Gregory Stark <[EMAIL PROTECTED]> writes:

> Peter Eisentraut <[EMAIL PROTECTED]> writes:
> > Gregory Stark wrote:
> > > > But that won't help in the example you posted upthread, because
> > > > char(N) is not fixed-length.
> > >
> > > Sure it is because any sane database--certainly any sane database
> > > using char(N)--is in C locale anyways.
> > 
> > This matter is completely independent of the choice of locale and 
> > therefore any unilateral redefinition of sanity that you might come up 
> > with.
> Except it isn't. If you're dealing with fixed length ascii codes from existing
> databases you interoperate with then you will have problems if you initialize
> your database in a non-C locale. Interpreting those codes in your locale will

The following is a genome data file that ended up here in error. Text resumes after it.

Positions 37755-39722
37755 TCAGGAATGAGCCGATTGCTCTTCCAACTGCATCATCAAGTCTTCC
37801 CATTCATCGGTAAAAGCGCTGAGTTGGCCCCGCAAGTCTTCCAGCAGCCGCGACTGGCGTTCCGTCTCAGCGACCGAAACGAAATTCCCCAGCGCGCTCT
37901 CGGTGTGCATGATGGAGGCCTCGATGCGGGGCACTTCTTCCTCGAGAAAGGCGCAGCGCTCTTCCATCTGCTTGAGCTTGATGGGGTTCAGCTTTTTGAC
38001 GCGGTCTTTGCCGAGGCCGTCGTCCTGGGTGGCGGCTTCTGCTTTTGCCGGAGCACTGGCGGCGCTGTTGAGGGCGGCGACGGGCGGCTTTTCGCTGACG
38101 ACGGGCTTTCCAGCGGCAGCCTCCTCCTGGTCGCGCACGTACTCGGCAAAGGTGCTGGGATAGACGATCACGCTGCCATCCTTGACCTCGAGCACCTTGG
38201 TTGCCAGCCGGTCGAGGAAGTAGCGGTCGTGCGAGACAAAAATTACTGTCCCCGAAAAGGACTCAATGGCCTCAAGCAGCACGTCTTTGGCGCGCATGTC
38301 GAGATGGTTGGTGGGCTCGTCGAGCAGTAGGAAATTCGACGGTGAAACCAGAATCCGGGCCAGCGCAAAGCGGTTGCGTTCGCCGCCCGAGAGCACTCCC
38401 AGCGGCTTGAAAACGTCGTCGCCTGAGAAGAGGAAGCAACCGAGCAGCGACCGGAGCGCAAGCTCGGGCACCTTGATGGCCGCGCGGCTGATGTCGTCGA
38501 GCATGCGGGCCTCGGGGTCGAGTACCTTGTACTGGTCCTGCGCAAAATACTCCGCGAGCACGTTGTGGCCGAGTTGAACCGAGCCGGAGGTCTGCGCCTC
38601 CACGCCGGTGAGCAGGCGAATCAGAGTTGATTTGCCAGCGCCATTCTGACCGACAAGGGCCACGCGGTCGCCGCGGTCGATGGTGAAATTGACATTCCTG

> be do incorrect things like treat them as case insensitive or ignore spaces in
> collation, etc.

Oh, I think I misread your comment. You're saying the choice of encoding is
independent of the choice of locale.

Sure, if you're using UTF8 then how efficiently Postgres stores fixed length
data types isn't terribly relevant to you. Just as it isn't relevant if you're
storing other variable length data types.

But why would you use UTF8 to encode fixed length ascii strings?


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